Castles have always held a hypnotic power over me. Not so long ago, Mei nurtured my obsession and tracked down one of the most naturally light-colored stone castles in the world: the Lichtenstein Castle in Baden-Württemberg, Germany’s Swabian Jura.
Leaving the Hohenzollern Castle behind us, we drove for 40 minutes under a cerulean sky. Despite the many detours due to the carnival parades, the meandering roads finally led us to the filming location of Dornröschen, a German adaptation of the popular fairytale Sleeping Beauty.
Now imagine a gigantic precipitous rock, which rises straight up from the depths. On top of it, a white tower defies altitude, overlooking the Echaz river way, way below. Impassible as a silent guardian, it peers down to the lowlands. Its ragged rocks and steep walls plunge in such an unconceivable angle that we watched the towering structure on the escarpment with disbelief. Is this for real? Wrapped in complete isolation, 817 meters above sea level, the Lichtenstein Castle really seems… unreal.
Out of nowhere, I felt a tug at my sleeve. A little girl asked if she could get into the castle to visit the princess. Her mother smiled apologetically and whispered: “My daughter is really obsessed with castles and princesses”. I cracked a polite smile. There are thousands of ways to deal with an obsession. Ignoring it would be one of the options. Delightfully giving into the yielding yet another one.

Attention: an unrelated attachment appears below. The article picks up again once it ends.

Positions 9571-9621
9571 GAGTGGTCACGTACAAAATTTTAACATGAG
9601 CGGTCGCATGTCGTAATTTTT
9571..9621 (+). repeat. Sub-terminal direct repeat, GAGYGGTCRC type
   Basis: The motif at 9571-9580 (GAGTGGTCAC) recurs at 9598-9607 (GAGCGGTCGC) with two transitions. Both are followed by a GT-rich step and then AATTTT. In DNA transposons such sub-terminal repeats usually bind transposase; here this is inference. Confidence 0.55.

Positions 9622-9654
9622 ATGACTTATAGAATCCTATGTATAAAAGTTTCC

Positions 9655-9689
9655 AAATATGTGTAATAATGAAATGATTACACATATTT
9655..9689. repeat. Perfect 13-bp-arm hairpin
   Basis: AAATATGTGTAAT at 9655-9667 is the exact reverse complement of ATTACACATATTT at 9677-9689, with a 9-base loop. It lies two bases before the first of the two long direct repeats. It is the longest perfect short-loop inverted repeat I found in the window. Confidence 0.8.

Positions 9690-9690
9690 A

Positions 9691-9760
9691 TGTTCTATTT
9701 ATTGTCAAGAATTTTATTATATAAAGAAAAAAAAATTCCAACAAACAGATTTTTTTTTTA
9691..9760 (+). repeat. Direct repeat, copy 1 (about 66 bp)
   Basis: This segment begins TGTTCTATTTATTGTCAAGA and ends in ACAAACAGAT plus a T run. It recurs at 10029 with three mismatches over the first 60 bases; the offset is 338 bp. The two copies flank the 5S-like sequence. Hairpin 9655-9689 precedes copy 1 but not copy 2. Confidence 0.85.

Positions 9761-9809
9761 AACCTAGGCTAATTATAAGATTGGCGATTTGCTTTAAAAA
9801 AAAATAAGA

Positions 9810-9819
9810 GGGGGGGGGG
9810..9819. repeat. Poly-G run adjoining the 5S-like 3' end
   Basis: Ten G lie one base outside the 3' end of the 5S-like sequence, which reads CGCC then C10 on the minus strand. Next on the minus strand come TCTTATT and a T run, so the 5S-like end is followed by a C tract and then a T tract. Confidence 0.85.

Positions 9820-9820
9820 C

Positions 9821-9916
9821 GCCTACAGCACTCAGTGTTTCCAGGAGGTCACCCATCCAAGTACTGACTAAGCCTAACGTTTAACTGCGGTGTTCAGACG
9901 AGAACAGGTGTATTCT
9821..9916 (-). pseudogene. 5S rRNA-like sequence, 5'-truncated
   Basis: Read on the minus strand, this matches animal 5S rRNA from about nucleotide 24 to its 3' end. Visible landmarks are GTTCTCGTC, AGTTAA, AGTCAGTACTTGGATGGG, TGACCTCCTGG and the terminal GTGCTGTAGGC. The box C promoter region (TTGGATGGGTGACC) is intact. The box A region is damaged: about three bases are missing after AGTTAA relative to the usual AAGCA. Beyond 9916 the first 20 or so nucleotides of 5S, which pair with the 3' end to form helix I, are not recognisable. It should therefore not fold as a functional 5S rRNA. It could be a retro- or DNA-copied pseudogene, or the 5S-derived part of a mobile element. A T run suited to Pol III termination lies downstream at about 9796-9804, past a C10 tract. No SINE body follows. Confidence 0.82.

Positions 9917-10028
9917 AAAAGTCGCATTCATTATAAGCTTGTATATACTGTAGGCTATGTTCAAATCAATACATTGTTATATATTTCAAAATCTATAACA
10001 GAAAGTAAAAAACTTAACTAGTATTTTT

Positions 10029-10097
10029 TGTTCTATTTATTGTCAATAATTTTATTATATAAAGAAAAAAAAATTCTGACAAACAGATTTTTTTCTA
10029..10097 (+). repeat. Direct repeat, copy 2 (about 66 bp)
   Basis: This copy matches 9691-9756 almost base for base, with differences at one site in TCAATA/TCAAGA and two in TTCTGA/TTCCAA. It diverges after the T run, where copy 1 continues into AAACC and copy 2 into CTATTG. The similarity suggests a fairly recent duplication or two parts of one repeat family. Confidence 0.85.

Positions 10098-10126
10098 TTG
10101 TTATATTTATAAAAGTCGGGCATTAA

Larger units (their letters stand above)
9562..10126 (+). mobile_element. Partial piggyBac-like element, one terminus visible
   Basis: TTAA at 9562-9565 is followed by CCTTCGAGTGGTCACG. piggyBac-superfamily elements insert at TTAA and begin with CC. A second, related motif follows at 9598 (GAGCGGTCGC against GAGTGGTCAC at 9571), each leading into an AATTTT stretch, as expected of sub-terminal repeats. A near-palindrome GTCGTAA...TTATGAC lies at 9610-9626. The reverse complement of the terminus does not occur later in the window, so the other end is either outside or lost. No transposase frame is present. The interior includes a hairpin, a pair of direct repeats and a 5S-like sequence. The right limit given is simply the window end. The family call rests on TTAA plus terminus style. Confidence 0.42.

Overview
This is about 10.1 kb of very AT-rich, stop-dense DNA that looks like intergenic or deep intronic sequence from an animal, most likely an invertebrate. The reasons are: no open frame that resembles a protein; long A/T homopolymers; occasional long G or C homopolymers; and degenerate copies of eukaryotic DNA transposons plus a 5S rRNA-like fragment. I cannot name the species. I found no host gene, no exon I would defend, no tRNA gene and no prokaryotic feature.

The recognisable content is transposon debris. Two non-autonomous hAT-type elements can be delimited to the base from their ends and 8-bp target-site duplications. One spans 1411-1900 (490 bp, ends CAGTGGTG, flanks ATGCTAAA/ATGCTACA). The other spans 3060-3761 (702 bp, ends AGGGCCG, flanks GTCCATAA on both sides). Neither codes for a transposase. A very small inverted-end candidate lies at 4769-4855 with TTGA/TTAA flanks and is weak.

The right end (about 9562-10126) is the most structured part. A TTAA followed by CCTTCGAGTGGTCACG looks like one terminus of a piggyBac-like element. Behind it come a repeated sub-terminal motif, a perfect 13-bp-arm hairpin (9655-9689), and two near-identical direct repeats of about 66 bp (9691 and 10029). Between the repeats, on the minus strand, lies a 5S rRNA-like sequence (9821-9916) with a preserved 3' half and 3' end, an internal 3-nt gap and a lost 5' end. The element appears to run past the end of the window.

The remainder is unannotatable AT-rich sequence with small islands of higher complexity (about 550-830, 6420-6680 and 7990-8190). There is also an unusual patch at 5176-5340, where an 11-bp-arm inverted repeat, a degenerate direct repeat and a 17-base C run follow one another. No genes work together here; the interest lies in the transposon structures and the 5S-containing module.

Just like that girl, I’ve always been obsessed with castles. But not in a fairytelling way though. I never dreamt of becoming a princess, nor meeting one. I was an adventurous kid, always invested with a mission. One of the recurrent quests was to locate the secret pathway to another dimension. I saw myself explore hidden cisterns and underground tunnels – I did in fact explore sunken places that were scary and festered with muskrats.
I never came out empty handed. At least I’d come up with a stone. But not just any stone. It was a piece of the building, of the whole, a trophy, a memento. A stone was never just a stone. It had color, texture, markings, etchings even. It could behold magical power. Bring back the dead or provide you with super powers for example. It soon became evident that showing my treasures to adults was pointless. They couldn’t get it. Whether I showed them marble, quartz, slate or basalt, they would always feign enthusiasm and coin the exhibited mineral as stone. Pointless.
Contemplating the Lichtenstein Castle, I suddenly realized that this “Shining Stone Castle” gathers three of my obsessions: castles, stones, and literature. In fact, the castle as we know it today exists only because one man dreamt it up in his novel. And this man was Wilhelm Hauff, the German “Walter Scott”.
When Hauff’s book was published in 1826, the original medieval castle was long destroyed. Nevertheless, it was this bestseller that prompted the construction of the actual Lichtenstein Castle in 1840-1842. While reading the book, the German patriot Duke Wilhelm von Urach fell in love with the fictional castle. He then inquired about buying the estate, which was merely crumbling ruins in 1836. Four years later, he commissioned Carl Alexander Heideloff to design an emulation of Hauff’s fantasy castle, which was to be built on top of the medieval castle’s foundations.
This modern castle is everything one could expect of the German Gothic revival. It perfectly embodies the romantic infatuation with medieval structures…
As we finally walked back to the entrance court, past crenelated towers, parapets, ivy-grown walls, punctuated by occasional antlers, I felt like strolling through 19th century romantic literature, with a local Swabian touch. It was all there. Every pitched roof and roof gable perspired romanticism. To celebrate the sheer beauty of human imagination, we kissed at the entrance gate, right below the coat of arms of the dukes of Urach.
Pin this for later